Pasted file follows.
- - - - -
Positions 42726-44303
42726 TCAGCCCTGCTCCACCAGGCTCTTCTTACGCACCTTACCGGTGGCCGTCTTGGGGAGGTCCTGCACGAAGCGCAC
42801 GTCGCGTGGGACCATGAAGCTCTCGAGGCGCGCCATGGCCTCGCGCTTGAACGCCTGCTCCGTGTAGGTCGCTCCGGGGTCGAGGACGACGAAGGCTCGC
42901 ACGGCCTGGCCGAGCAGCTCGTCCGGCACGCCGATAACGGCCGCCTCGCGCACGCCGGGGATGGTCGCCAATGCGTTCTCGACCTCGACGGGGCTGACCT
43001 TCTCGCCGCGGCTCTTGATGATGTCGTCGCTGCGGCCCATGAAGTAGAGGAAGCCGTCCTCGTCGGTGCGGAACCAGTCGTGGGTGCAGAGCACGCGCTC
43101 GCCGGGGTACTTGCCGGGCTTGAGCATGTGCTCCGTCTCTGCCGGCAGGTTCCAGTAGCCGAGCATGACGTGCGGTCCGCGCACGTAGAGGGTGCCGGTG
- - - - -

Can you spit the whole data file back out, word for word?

Positions 42726-44303
42726 TCAGCCCTGCTCCACCAGGCTCTTCTTACGCACCTTACCGGTGGCCGTCTTGGGGAGGTCCTGCACGAAGCGCAC
42801 GTCGCGTGGGACCATGAAGCTCTCGAGGCGCGCCATGGCCTCGCGCTTGAACGCCTGCTCCGTGTAGGTCGCTCCGGGGTCGAGGACGACGAAGGCTCGC
42901 ACGGCCTGGCCGAGCAGCTCGTCCGGCACGCCGATAACGGCCGCCTCGCGCACGCCGGGGATGGTCGCCAATGCGTTCTCGACCTCGACGGGGCTGACCT
43001 TCTCGCCGCGGCTCTTGATGATGTCGTCGCTGCGGCCCATGAAGTAGAGGAAGCCGTCCTCGTCGGTGCGGAACCAGTCGTGGGTGCAGAGCACGCGCTC
43101 GCCGGGGTACTTGCCGGGCTTGAGCATGTGCTCCGTCTCTGCCGGCAGGTTCCAGTAGCCGAGCATGACGTGCGGTCCGCGCACGTAGAGGGTGCCGGTG